When Prageeth Rathnayake (as Pawan, the protagonist of his debut film, Adarei Mang) enters his unfinished, drab, concrete-laden house with a bunch of flowers and a sense of exhilaration (he’s passed his university final year exams with a First Class), and looks into each and every room calling out his sweetheart’s name, it’s almost out of the scene in Brian De Palma’s Body Double where Craig Wasson does the same thing in a more expansive home.
Except that in De Palma’s film the hero finds his girlfriend in bed with another man, while in Prageeth’s film the hero finds his wife unconscious (we later learn she has a brain tumour): the one punctures the protagonist’s idealism so much that he turns away, the other punctures it so much that he becomes a brawny macho, carrying the comatose wife to the hospital. (In fact the editing, which had been so happy-go-lucky and optimistic until that point, detoured rather wildly to what was, for me, a parody of the hero-saves-his-woman trope that our mainstream movies indulge in again and again.)
Adareyi Mang plays around, subtly and (I suspect) despite the director’s own intentions, with this kind of inbuilt self-parody. You feel something coming up, something that will culminate with the exhilaration of release, but it never does quite materialise; all you have are bits and pieces of the conventional cinema being tossed out to the audience, edited quickly and rapidly in one scene, then slowly in another, then cutting into a series of close-ups that end with the lovers, shocked at the callousness of their elders, either defying them openly (the husband) or dropping the tray of sweetmeats she’s holding on the floor, shocked (the wife). It’s dazzling, though strangely limited to one town (the entire story unfolds along Galle Road and in Mount Lavinia, except for the song-and-dance sequences, where you simply don’t care where the lovers are), and its editing, though rather reminiscent of kitschy music videos and testosterone-laden melodramas at several points, is redeemed by the acting and Prageeth’s carefully laid out narrative.
Adareyi Mang plays around, subtly and (I suspect) despite the director’s own intentions, with this kind of inbuilt self-parody.
Movies tend to arouse certain special, private, hidden feelings, which I believe is the most essential function of any art form, anywhere. There’s no attempt at rationalising what you feel; what you feel is what you feel. That’s why I go to the Savoy, the Regal, and the Majestic, and closer to my hometown, the Tower in Moratuwa, intending not just to assess my relationship with the world and the people I have to put up with, but also to fulfill my expectation that once the show starts and the story unravels something will happen to me. I don’t want to spend too much time trying to make sense of what that something is. I believe, therefore, that I am a representative of the demographic that chooses to be enthralled by an otherwise conventional product like Dharmayuddaya and Adaraneeya Kathawak rather than be confused by the intricate workings of an art house picture. That is why I am thankful that Prageeth has chosen for his debut a love story that never quite gives up its devices to the conventional love story narrative, and yet doesn’t abandon that narrative either. This peculiar dualism – I long to see it being worked on in other mainstream Sinhala movies – is what I liked most about Adarei Mang.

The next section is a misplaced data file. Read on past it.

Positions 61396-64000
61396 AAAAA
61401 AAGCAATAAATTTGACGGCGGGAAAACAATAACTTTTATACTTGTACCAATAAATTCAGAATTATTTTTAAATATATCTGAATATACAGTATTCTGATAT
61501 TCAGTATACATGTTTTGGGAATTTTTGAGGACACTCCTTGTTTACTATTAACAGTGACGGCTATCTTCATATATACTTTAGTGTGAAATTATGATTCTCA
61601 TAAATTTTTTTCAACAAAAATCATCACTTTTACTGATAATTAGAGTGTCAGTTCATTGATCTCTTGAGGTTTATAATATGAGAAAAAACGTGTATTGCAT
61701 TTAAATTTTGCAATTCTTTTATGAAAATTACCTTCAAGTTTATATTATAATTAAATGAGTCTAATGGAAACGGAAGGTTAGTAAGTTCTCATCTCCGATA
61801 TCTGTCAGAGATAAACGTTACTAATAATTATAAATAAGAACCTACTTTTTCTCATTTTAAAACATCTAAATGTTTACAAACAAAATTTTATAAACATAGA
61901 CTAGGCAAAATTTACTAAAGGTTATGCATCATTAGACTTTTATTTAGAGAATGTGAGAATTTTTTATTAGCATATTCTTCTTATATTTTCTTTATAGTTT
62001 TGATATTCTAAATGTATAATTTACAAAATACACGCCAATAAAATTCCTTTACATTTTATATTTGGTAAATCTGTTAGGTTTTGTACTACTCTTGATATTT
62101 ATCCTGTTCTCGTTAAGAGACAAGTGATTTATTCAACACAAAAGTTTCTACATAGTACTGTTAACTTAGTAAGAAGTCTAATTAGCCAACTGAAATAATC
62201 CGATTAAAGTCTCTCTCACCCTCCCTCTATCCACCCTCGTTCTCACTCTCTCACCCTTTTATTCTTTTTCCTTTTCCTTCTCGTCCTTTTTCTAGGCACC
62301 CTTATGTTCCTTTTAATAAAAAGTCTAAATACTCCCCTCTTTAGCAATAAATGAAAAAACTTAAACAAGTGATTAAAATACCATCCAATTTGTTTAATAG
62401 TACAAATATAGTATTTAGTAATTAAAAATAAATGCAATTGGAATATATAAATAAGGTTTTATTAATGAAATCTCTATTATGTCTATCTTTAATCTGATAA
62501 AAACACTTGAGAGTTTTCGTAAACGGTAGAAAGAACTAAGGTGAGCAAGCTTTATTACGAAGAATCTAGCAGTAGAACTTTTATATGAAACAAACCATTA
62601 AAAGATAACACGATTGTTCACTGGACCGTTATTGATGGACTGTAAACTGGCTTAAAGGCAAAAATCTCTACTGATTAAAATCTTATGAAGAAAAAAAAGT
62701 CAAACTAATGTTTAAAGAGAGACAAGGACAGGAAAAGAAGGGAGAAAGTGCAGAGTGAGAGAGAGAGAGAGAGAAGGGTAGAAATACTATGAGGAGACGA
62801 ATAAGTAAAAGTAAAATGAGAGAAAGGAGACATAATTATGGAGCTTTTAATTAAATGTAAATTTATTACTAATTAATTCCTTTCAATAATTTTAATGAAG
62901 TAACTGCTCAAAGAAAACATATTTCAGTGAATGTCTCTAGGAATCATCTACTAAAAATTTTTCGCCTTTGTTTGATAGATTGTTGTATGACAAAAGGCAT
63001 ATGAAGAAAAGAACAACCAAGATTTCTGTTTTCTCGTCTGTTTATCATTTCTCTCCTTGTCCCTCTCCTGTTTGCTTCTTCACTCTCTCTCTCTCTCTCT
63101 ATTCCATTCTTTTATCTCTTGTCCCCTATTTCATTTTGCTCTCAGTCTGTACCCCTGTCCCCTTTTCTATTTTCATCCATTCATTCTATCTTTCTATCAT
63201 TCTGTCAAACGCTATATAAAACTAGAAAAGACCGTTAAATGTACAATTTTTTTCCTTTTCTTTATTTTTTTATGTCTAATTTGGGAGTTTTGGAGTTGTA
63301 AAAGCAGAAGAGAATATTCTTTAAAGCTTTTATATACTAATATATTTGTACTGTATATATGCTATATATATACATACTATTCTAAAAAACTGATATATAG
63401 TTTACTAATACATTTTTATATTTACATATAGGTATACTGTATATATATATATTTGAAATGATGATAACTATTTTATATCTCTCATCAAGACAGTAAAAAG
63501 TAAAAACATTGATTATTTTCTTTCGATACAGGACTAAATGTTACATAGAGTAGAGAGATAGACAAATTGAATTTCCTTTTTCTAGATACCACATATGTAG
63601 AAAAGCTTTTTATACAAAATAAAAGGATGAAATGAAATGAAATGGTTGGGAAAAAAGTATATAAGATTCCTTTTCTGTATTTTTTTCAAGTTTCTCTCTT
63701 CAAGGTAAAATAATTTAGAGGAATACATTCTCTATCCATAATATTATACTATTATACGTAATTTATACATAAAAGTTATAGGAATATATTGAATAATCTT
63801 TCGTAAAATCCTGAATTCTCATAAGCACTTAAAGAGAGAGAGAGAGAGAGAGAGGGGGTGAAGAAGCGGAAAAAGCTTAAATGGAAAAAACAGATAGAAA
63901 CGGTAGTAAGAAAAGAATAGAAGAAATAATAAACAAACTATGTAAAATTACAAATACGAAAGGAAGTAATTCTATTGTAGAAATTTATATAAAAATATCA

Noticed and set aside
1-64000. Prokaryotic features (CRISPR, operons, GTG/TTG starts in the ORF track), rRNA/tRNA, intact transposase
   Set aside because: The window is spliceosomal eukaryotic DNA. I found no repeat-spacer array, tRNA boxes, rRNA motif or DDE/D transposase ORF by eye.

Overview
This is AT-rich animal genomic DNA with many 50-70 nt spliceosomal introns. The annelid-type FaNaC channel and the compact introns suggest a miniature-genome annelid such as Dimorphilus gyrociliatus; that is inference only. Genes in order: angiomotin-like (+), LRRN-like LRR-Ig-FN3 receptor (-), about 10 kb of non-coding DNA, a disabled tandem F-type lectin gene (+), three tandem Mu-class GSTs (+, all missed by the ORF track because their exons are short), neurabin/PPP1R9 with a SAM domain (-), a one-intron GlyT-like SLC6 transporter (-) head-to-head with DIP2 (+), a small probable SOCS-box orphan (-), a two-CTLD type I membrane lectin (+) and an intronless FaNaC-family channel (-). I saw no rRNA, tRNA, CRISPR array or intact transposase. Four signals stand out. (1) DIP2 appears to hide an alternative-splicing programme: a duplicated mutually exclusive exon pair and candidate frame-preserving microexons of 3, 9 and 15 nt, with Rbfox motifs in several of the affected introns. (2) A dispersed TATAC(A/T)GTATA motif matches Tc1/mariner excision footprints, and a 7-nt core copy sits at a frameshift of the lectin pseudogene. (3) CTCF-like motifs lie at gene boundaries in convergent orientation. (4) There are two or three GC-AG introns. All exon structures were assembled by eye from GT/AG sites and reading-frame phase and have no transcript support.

It’s so simple minded (which isn’t necessarily a bad thing, by the way) that the characters can almost be identified as the types they faintly are; the idealistic lovers, the forever-forgiving-employer (when Pawan has an altercation with Malmi, his wife-to-be, played by Chathurika Peiris, and she leaves the nursery she is teaching, the Principal doesn’t rebuke her, she tells her that only she has the prerogative to fire her), the forever-by-your-side-and-then-by-his-sidekick to the woman (who regularly alternates between her friendship with Malmi and her devotion to the romance between Malmi and Pawan, to the consternation of both), the inflexible capitalist-executive father (who, as with every mainstream commercial love story from here, happens to be the father to the boy), and the leftist-idealist in-law (Malmi’s father). When Pawan’s father, played by Robin Fernando, asks after his prospective daughter-in-law’s father, played by Neil Alles, and his associations with the July 1980 strike, you sense the undercurrents of contempt and snobbery, but that’s it; the friendliness deteriorates, the two elders part ways in a fit of fury and anger, and as for the love story, well, it’s left to be strewn together from scratch by the two lovers. It’s certainly refreshing, but then again isn’t it more of the same? It’s roughly the same thing with the sequence in which Pawan’s feelings of tenderness, aroused after his first real encounter with Malmi, are conveyed to us by his University friends singing ‘Sonduru Lovata Mal Vahala’; the same device, reworked, revisited.